After nearly two years of pandemic restrictions of some kind, employers are eager to have their teams back in their offices. According to research by Robert Half Talent Solutions, two in three senior managers in the U.S. want their staff back in the office full-time. Only one-third is open to flexible schedules, either as remote work or a hybrid style, allowing employees to choose where they will get their work done. 

The research collected more than 2,300 responses from a range of professional industries including finance, legal, customer support, HR, marketing, and tech, not to mention over 1,000 responses from employees currently working from home. The view of a return to the office by employees is markedly different than that of the managers. 

Of the workers who responded, a full 50% “would look for a new job that offers remote options if their company required employees to return to the office full time”. The research highlights that the most likely to quit if forced back to the office rather than a hybrid or remote structure are millennial professionals – almost two in three would likely quit – and 55% of working parents.

Paul McDonald is senior executive director at Robert Half. He said in the press release, “Employers may be holding onto the idea that the office is the best place to collaborate, innovate and get things done — but workers feel otherwise. Companies already face retention challenges, and taking away remote options will only exacerbate the problem. Hybrid work models give employers and employees flexibility and choice and are the way forward.”

This survey does not encompass automotive industries, but the data can be inferred to be representative in attitude, especially among millennials and parents working at dealerships. Perhaps just as importantly, how and when customers interact could also be changing.

Strict on-site structure may need to be modified

As the saying goes, “You can’t unring a bell.” The WFH model sprung to popularity out of necessity, but it’s a model that will be difficult to rein in, particularly among those who found it to be more productive or more conducive to healthy family life.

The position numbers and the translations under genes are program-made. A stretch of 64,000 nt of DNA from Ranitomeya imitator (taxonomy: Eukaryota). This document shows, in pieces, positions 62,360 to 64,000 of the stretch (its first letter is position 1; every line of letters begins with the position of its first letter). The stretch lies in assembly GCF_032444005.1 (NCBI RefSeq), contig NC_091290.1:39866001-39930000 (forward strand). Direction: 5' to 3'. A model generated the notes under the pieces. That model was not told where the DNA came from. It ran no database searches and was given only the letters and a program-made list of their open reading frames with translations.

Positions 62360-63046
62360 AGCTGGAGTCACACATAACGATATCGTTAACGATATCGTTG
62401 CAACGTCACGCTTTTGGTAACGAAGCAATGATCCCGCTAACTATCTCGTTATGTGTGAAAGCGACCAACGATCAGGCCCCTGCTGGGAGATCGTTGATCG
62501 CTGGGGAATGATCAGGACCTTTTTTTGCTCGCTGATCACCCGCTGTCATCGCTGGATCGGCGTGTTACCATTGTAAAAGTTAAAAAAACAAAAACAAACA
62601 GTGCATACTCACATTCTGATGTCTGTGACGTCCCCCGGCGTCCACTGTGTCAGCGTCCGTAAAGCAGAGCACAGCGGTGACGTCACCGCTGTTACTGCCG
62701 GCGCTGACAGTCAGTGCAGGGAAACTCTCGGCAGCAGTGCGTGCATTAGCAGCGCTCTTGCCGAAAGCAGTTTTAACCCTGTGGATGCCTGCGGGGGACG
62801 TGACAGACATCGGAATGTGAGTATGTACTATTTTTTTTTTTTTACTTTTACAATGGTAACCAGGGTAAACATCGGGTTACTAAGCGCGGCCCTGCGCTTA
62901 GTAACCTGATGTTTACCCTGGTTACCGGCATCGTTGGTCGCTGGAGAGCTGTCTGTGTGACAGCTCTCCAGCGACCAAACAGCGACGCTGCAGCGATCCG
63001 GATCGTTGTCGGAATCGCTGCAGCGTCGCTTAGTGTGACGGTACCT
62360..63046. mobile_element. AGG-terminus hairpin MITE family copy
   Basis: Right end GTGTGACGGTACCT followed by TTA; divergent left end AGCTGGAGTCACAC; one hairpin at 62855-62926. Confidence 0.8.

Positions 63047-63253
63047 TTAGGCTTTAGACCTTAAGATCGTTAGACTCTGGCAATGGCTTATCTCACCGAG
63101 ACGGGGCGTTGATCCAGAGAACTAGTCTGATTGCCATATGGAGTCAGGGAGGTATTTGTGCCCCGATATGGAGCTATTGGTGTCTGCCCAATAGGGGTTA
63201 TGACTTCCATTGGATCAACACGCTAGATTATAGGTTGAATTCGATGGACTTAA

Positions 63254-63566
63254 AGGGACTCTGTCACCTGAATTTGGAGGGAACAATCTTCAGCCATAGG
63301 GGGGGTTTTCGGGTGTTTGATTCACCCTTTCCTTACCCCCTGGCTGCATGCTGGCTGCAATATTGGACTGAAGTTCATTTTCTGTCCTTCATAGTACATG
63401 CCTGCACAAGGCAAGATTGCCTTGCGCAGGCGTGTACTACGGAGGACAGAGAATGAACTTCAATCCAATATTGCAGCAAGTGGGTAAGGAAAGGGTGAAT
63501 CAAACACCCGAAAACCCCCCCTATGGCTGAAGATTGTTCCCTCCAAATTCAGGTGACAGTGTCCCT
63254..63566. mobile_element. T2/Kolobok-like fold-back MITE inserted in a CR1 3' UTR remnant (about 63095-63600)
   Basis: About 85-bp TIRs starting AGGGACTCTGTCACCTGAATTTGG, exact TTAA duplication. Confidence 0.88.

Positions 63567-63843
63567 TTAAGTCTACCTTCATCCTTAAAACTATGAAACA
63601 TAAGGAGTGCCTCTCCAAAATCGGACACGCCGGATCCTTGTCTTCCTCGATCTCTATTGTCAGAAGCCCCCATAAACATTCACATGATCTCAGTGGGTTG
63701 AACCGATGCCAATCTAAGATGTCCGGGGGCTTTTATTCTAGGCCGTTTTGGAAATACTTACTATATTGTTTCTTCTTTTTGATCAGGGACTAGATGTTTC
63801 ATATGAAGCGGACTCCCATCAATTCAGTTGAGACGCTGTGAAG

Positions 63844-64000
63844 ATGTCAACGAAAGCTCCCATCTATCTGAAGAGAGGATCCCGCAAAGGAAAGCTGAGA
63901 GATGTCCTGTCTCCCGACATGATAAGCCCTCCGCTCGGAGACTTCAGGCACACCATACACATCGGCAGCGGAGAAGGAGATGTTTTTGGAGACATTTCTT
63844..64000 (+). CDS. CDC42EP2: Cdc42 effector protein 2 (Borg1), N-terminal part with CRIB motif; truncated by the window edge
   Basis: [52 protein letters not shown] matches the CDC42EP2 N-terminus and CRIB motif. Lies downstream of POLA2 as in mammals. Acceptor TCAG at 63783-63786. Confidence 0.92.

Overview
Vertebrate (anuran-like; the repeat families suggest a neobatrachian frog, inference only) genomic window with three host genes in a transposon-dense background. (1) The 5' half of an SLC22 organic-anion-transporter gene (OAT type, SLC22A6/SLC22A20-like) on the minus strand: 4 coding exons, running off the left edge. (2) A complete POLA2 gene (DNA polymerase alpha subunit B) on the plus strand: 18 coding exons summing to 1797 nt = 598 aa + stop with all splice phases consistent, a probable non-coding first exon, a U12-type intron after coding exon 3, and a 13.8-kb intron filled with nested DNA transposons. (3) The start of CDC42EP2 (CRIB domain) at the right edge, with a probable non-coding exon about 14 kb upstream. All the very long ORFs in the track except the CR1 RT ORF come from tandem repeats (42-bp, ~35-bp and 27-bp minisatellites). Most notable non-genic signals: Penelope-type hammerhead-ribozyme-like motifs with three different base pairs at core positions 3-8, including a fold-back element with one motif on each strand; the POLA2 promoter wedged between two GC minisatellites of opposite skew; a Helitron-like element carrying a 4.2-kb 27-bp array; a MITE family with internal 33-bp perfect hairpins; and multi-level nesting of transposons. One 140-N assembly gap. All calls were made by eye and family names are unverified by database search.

For dealers, WFH models aren’t overly popular since most positions require a physical presence to repair a vehicle, hand out parts, or demonstrate vehicles. However, the attraction of remote work or a less traditional employment structure is still prevalent among the staff who could leave for an opportunity that’s more in line with their wants and needs. 

Increasing flexibility in work hours and location, including where and how salespeople communicate with leads, should be on management’s radar. That could mean increased flexibility in hours worked in-office or a hybrid structure where certain days could be worked at home, of course coming in when needed to show a vehicle or make a deal.

Changes in shopper behavior

Just as important as the effect on the workforce at the dealership, consumer behavior among car shoppers could change with an increase in WFH in other industries. Rather than Saturday and evenings remaining busy times in the dealership, both for sales and fixed operations, a swing towards shopping or servicing midday during the week could become more popular. 

Along with a shift in busier times, customer requirements would be likely to change. Dealers could see more emphasis on loaner cars rather than shuttle services, for example. Length of ownership is likely to grow, both due to higher prices as well as fewer miles driven, generally. It provides more opportunity for loyalty with maintenance plans and F&I penetration where the emphasis is on better service and longevity rather than value. 

For dealers, skilled talent is difficult to come by and expensive to train up. Addressing the need for a more flexible workplace before staff becomes unsettled is important, and watching for new needs among customers could help engrain a unique service proposition that benefits the store.

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